Fracking wells in the central and eastern United States have been linked to more than 60% of the earthquakes examined in those regions.

Researchers at the University of Colorado Boulder found that of the underground wells associated with earthquakes, 66% were used for oil recovery, a type of injection well. Other wells, those involving saltwater disposal, were 1.5 times as likely as oil recovery wells to be associated with earthquakes.

They also determined that “high-rate” injection wells were more often associated with earthquakes than wells with lower-rate injection. High-rate wells pump in excess of 300,000 barrels of wastewater into the ground per month. Thousands of injection wells in operation during the past few decades have not appeared to trigger an increase in seismic activity. It is only the more recent, high-rate injection wells that have done so, reported the researchers.

The study, published in Science, said there has been a dramatic increase in the rate of earthquakes in the central and eastern U.S. since 2009, and that earthquakes associated with injection wells have “skyrocketed from a handful per year in the 1970s to more than 650 in 2014,” the university reported.

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NASA spies 3-mile-tall 'pyramid,' more bright spots on Ceres

Ancient astronaut alert! More weird features have been spotted by NASA's Dawn spacecraft on Ceres, a dwarf planet and the largest object in the asteroid belt between Mars and Jupiter.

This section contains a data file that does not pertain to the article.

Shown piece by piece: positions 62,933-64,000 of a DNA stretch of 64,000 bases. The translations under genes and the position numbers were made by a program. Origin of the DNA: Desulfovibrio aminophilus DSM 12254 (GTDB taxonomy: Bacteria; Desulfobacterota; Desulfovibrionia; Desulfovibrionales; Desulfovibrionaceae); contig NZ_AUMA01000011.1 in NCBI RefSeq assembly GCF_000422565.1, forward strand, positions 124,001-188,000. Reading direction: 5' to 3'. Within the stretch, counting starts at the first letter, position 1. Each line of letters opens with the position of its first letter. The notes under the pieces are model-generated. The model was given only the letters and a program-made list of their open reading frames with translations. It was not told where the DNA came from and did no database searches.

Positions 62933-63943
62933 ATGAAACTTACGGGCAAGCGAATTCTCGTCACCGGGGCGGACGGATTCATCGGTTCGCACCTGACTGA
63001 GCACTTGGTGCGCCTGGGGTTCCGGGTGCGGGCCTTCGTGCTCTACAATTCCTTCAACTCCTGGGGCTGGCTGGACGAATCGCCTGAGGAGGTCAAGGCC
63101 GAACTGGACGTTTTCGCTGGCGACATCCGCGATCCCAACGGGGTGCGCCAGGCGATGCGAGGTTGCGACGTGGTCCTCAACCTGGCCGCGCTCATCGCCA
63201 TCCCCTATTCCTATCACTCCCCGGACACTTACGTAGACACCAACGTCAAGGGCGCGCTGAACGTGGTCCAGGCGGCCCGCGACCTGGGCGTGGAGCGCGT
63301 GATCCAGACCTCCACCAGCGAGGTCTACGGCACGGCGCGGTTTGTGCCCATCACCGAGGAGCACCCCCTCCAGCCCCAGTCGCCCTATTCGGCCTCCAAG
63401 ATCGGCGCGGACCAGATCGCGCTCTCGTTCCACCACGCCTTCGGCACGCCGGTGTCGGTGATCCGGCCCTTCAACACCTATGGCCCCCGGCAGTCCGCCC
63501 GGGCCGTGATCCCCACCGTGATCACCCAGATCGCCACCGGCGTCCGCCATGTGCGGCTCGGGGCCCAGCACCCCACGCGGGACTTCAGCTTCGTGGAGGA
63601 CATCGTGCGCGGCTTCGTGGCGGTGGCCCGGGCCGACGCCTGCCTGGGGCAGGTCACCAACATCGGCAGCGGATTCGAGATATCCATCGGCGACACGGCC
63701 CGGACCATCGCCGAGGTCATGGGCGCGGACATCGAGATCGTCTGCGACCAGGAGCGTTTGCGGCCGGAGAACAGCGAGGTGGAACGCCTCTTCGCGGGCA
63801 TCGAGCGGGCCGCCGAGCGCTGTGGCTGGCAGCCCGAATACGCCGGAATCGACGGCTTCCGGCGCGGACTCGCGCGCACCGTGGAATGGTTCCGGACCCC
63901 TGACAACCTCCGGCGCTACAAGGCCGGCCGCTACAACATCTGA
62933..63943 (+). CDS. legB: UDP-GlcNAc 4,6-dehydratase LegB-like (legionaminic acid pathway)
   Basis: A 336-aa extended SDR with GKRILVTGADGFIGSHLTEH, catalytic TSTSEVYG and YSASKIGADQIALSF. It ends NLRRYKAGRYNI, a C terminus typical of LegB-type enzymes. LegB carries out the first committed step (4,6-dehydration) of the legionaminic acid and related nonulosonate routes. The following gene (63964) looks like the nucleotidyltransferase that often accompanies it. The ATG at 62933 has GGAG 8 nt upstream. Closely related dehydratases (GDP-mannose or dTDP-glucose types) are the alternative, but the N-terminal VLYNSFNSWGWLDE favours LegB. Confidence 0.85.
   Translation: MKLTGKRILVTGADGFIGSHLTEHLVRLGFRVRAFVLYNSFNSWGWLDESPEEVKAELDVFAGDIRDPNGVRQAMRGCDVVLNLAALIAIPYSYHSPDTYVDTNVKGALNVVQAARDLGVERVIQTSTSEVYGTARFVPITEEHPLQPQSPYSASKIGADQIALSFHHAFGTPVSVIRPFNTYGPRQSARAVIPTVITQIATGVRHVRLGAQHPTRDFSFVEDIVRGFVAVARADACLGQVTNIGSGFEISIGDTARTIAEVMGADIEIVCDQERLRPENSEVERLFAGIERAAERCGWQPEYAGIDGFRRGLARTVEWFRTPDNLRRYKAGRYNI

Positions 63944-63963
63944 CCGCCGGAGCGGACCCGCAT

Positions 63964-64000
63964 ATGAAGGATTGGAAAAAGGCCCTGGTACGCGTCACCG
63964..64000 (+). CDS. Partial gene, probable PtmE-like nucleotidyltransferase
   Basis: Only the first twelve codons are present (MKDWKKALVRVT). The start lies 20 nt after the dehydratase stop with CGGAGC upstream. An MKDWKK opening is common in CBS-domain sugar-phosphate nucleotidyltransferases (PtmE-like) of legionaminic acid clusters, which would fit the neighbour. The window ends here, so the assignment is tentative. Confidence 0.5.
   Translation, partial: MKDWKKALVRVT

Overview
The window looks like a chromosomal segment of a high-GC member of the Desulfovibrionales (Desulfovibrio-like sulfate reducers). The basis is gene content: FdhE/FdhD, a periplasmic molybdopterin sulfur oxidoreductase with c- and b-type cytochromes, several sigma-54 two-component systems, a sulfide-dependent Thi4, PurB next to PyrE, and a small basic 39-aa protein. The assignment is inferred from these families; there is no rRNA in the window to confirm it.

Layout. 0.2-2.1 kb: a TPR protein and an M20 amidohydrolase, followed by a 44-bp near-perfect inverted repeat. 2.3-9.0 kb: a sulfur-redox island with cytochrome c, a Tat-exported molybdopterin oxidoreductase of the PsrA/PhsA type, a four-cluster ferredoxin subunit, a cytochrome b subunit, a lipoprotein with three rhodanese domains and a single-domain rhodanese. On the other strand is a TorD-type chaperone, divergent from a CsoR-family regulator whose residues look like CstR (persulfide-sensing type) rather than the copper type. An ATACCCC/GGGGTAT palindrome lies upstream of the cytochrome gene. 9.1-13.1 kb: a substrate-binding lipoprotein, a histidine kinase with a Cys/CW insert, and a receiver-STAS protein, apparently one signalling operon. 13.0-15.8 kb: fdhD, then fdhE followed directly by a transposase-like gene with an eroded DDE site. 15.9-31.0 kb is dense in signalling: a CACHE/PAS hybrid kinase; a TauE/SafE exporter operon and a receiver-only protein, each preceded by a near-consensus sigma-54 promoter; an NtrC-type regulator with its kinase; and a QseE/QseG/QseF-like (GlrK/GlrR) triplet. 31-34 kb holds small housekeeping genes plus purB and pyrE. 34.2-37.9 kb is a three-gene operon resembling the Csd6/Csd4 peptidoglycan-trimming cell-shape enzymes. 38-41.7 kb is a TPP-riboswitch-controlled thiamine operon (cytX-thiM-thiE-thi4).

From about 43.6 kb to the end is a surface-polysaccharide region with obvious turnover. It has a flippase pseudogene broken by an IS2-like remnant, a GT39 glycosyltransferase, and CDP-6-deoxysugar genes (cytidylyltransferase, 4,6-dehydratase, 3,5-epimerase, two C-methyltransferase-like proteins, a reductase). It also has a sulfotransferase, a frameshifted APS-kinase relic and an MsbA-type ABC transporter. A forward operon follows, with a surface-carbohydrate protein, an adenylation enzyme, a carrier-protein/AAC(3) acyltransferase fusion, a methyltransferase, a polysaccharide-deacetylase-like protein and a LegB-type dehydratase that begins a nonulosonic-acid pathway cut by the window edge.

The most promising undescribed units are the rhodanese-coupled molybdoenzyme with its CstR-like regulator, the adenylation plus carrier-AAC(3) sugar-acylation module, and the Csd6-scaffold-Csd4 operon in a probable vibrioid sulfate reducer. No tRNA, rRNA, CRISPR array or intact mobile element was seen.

As Dawn first made its approach on Ceres earlier this year, it caught sight of large, bright and mysterious reflective spots in a crater on the big rock, which is also believed to contain quite a bit of water, ice and/or mud in its interior.

Now orbiting at a near altitude of just 2,700 miles, those big spots remain a mystery (the leading guess is still reflective patches of ice or salts), but Dawn is also beginning to pick out other bright spots and an odd pyramid-shaped peak that NASA estimates to be three miles tall, which would put it higher than any of the Rocky Mountains. The image with the peak was taken on June 6 and released Wednesday.

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Philae comet lander wakes up, says European Space Agency

The European Space Agency (Esa) says its comet lander, Philae, has woken up and contacted Earth.

Philae, the first spacecraft to land on a comet, was dropped on to the surface of Comet 67P by its mothership, Rosetta, last November.

It worked for 60 hours before its solar-powered battery ran flat.